The relationship Between Earliness and Vigour in Wheat (Triticum aestivum L.)

Felicity Harris

Research output: ThesisDoctoral Thesis

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Abstract

Wheat (Triticum aestivum L.) is the most widespread winter crop sown in
south-eastern Australia, where it is often grown under water-limited
conditions. Grain yield potential is increased when cultivars have phasic
development adapted to the environment in which they are grown, and are
capable of accumulating biomass whilst maintaining water-use efficiency to
achieve a high harvest index. There has been some anecdotal evidence that
suggests rate of development and the accumulation of biomass may be
associated, with reports that early-maturing cultivars grow faster than latermaturing cultivars. A series of field and pot experiments were conducted
during 2008-11 to investigate the association between rate of phasic
development and plant growth in wheat in southern New South Wales. The
experiments presented in this thesis show that later maturing, vernalisationresponsive genotypes accumulate biomass slower than early-maturing genotypes. Photoperiod and vernalisation genes have a significant influence on developmental rate. These genes are described as regulatory genes and have been shown to influence plant traits in addition to their effect on
phenology. The influence of these genes on early growth in wheat is
unknown, though information pertaining to these effects would make a
significant contribution to breeder’s ability to ‘design’ genotypes suited to
various environments and farming systems. The investigations undertaken
were divided into two main areas: (i) the physiological association between
rate of plant development and early growth; and (ii) the role of vernalisation
and photoperiod genes in regulating plant development and growth.

A positive correlation between shoot and root biomass was established for a
group of cultivars, indicating that differences in growth rate were not due to
genotypic variation in the distribution of biomass. Using lines from a
doubled-haploid population from the cross Janz/Diamondbird, the effect of
Ppd-B1, Ppd-D1, Vrn-A1, Vrn-B1 and Vrn-D1 on anthesis date, plant stature
and growth were measured. The effect of these genes was to account for
75% of the genotypic variance in anthesis date and 85% of the genotypic
variance in plant stature in the given population. Presence of the winter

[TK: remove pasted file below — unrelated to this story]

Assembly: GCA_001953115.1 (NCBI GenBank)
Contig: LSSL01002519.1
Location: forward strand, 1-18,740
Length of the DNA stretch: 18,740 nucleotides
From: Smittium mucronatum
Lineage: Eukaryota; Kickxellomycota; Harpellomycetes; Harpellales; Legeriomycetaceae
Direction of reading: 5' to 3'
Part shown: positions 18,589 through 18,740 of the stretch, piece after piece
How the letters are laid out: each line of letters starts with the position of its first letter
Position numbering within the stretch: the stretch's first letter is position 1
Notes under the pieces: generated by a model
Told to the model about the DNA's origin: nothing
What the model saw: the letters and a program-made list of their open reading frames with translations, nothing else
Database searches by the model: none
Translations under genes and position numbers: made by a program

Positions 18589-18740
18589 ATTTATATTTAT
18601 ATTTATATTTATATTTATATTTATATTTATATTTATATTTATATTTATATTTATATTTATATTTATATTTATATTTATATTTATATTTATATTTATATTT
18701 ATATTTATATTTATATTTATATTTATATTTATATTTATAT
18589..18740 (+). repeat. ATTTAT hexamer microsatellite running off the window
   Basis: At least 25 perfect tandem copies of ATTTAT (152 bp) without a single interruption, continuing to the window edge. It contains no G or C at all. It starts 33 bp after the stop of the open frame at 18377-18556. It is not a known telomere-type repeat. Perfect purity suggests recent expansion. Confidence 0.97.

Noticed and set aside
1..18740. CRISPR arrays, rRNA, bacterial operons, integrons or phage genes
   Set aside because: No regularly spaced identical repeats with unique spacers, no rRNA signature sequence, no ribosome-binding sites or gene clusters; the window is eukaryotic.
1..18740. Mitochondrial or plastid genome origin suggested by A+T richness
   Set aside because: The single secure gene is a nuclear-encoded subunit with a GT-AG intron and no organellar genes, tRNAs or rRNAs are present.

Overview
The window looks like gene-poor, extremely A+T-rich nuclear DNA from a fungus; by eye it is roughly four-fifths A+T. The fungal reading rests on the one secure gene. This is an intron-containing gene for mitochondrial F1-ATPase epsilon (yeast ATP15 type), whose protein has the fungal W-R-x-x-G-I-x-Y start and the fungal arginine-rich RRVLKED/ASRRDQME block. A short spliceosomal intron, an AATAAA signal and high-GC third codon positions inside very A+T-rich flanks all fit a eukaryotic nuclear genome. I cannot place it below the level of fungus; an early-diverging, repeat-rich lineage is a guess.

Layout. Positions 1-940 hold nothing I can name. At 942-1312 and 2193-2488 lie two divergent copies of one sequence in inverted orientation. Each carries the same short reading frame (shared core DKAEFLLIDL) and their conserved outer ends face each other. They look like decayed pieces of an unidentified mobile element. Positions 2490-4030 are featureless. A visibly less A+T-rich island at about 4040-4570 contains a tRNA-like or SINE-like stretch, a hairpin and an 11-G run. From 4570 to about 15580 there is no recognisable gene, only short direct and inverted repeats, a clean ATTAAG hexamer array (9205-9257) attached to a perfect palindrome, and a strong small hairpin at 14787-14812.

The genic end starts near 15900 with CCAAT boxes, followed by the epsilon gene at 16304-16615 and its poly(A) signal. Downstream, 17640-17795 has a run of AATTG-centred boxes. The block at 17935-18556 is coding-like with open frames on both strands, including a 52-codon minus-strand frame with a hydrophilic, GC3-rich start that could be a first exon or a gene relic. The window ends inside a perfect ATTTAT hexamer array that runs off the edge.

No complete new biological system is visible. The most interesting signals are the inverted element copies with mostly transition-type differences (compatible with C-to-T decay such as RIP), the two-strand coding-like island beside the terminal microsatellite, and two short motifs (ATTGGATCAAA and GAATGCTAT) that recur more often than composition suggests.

allele at either Vrn-A1 or Vrn-B1 delayed anthesis and reduced plant stature.
Genotypes with winter alleles at all three VRN1 loci (Vrn-A1v + Vrn-B1v +
Vrn-D1v), classified as winter types, had the largest delay in anthesis date
and the lowest plant stature scores. Presence of the winter allele Vrn-B1v
consistently reduced biomass and slowed crop growth rate compared with
the spring allele Vrn-B1a. In one experiment Vrn-A1v suppressed growth
relative to Vrn-A1a. It is suggested that the effect of VRN1 genes on plant
growth is a pleiotropic effect of these genes. The effect of VRN1 genes on
plant growth is not consistent with their effect on development and plant
stature. Whilst anthesis date was further delayed and plant stature reduced
by sequential substitution of spring alleles with winter alleles, the
suppression of growth reported for Vrn-B1v (and Vrn-A1v) was not
enhanced by the presence of winter alleles at the other VRN1 loci. These
differences in growth rate are not evident in controlled glasshouse
experiments characterized by relatively high growing temperatures or in a
field experiment where sowing was significantly delayed and temperatures
were not cold enough to saturate the vernalisation response of winter
genotypes.

This study has attributed the association observed between vigour and
earliness in wheat to a pleiotropic effect of the VRN1 genes rather than a
direct association with development per se. These genes delay anthesis and
reduce plant stature in vernalisation-responsive genotypes, and when
expressed under cold temperatures, they are capable of suppressing plant
growth
Original languageEnglish
QualificationDoctor of Philosophy
Awarding Institution
  • Charles Sturt University
Supervisors/Advisors
  • Virgona, James, Co-Supervisor
  • Angus, John, Co-Supervisor
  • Martin, Peter, Co-Supervisor
  • Condon, Jason, Co-Supervisor
Award date01 Aug 2015
Place of PublicationAustralia
Publisher
Publication statusPublished - 2016

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